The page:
Analysis of Surface Winds at Mawson, Antarctica

R. A. Dare Institute of Antarctic and Southern Ocean Studies, University of Tasmania, Hobart, Australia

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W. F. Budd Antarctic CRC, University of Tasmania, Hobart, Australia

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Abstract

An analysis is made of the wind regime at Mawson, Antarctica, to distinguish the meteorological characteristics leading to the gale force winds associated with blizzards as distinct from calm conditions or the relatively moderate and fairly steady surface katabatic winds. Investigation of relationships between the surface and midtropospheric winds over Mawson reveal that strong upper-level winds do not necessarily strengthen the surface wind, reinforcement of which varies with upper wind direction and season. Blizzard, katabatic, and calm wind categories and combinations of these are defined to allow investigation of different characteristics of winds. The importance of considering the katabatic near-surface jet component, which generally strengthens the surface wind, is demonstrated for categories of both weak and strong winds. Features of development in the midtropospheric flow during and 48 h prior to occurrences of blizzard, katabatic, and calm conditions are highlighted. Upper-level forcings associated with blizzard or calm conditions are related to slow-moving high pressure cells downstream. Similarities in forcing mechanisms of calm and katabatic periods suggest a relationship with the efficient drainage of low-level air, although there is evidence that upper-level opposition to the surface flow produces calm conditions.

* Current affiliation: Bureau of Meteorology Research Centre, Melbourne, Australia.

Corresponding author address: Dr. R. A. Dare, Bureau of Meteorology Research Centre, GPO Box 1289K, Melbourne 3001, Australia. Email: rad@bom.gov.au

Abstract

An analysis is made of the wind regime at Mawson, Antarctica, to distinguish the meteorological characteristics leading to the gale force winds associated with blizzards as distinct from calm conditions or the relatively moderate and fairly steady surface katabatic winds. Investigation of relationships between the surface and midtropospheric winds over Mawson reveal that strong upper-level winds do not necessarily strengthen the surface wind, reinforcement of which varies with upper wind direction and season. Blizzard, katabatic, and calm wind categories and combinations of these are defined to allow investigation of different characteristics of winds. The importance of considering the katabatic near-surface jet component, which generally strengthens the surface wind, is demonstrated for categories of both weak and strong winds. Features of development in the midtropospheric flow during and 48 h prior to occurrences of blizzard, katabatic, and calm conditions are highlighted. Upper-level forcings associated with blizzard or calm conditions are related to slow-moving high pressure cells downstream. Similarities in forcing mechanisms of calm and katabatic periods suggest a relationship with the efficient drainage of low-level air, although there is evidence that upper-level opposition to the surface flow produces calm conditions.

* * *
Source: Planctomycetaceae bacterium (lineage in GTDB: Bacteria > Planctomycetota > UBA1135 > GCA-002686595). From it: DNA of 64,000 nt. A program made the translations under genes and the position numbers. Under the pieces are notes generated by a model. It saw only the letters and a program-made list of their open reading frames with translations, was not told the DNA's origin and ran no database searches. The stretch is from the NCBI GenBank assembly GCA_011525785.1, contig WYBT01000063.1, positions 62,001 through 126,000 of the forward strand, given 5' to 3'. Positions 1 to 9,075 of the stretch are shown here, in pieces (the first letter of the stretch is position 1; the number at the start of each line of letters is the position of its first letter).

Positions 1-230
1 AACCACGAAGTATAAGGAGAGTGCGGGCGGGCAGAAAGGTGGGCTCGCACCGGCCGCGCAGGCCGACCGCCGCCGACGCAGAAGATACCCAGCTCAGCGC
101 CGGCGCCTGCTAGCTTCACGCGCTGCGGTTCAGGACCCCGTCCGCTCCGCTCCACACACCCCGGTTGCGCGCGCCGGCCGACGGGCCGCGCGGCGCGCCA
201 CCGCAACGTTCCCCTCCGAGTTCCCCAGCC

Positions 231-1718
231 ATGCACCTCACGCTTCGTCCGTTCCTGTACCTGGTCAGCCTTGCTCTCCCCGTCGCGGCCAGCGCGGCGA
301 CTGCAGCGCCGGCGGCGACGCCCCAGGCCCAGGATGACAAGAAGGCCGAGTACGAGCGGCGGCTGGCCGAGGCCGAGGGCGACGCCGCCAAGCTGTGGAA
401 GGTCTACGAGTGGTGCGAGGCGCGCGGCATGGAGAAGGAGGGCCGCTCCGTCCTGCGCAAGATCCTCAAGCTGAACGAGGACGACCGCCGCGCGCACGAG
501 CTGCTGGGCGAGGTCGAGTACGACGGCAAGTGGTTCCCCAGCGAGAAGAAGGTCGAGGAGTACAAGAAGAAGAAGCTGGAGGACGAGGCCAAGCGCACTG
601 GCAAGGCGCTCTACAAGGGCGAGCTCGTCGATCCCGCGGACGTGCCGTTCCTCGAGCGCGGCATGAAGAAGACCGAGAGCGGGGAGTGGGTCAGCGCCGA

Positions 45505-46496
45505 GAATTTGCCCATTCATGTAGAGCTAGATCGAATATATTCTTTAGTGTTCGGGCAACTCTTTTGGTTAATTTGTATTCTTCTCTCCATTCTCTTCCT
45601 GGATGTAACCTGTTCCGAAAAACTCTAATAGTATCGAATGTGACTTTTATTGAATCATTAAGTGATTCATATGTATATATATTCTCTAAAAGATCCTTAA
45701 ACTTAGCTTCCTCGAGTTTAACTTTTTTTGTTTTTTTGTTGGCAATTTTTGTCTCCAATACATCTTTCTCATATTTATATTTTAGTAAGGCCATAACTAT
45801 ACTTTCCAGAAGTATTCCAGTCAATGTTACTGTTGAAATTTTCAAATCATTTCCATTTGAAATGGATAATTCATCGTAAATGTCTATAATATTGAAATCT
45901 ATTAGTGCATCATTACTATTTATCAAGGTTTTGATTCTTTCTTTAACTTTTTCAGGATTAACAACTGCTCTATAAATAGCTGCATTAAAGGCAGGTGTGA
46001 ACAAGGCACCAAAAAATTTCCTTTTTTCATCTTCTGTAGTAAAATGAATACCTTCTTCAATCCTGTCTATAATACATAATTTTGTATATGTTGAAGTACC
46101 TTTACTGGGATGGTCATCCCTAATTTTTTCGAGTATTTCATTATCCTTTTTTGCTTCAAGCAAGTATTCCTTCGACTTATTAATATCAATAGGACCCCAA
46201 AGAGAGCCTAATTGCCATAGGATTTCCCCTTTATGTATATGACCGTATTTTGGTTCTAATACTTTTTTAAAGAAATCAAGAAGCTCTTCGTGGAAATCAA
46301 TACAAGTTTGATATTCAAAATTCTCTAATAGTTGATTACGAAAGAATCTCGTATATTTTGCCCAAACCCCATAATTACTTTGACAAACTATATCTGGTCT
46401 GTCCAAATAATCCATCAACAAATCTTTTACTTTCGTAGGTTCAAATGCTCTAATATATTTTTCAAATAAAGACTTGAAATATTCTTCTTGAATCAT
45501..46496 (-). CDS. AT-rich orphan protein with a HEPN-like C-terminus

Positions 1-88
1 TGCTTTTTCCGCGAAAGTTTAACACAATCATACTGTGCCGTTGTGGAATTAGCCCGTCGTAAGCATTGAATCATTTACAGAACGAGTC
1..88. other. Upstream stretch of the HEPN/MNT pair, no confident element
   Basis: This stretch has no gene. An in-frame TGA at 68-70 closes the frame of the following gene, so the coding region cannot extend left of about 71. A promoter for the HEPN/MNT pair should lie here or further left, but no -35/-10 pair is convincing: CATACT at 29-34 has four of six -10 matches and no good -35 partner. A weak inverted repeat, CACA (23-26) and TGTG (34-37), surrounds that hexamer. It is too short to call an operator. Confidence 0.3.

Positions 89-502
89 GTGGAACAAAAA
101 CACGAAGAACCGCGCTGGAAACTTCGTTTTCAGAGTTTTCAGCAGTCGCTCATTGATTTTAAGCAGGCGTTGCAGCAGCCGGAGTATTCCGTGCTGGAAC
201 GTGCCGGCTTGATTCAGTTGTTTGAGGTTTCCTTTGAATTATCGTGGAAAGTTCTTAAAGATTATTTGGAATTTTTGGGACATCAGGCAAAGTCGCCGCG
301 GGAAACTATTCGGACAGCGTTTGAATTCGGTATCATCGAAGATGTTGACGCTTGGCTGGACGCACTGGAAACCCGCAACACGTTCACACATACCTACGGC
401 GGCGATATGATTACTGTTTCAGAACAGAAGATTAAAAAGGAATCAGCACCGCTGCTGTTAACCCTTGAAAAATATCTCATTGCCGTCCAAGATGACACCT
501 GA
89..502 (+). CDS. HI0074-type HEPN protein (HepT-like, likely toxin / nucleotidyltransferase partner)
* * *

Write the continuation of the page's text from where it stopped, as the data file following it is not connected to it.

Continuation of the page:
* Current affiliation: Bureau of Meteorology Research Centre, Melbourne, Australia.

Corresponding author address: Dr. R. A. Dare, Bureau of Meteorology Research Centre, GPO Box 1289K, Melbourne 3001, Australia. Email: rad@bom.gov.au

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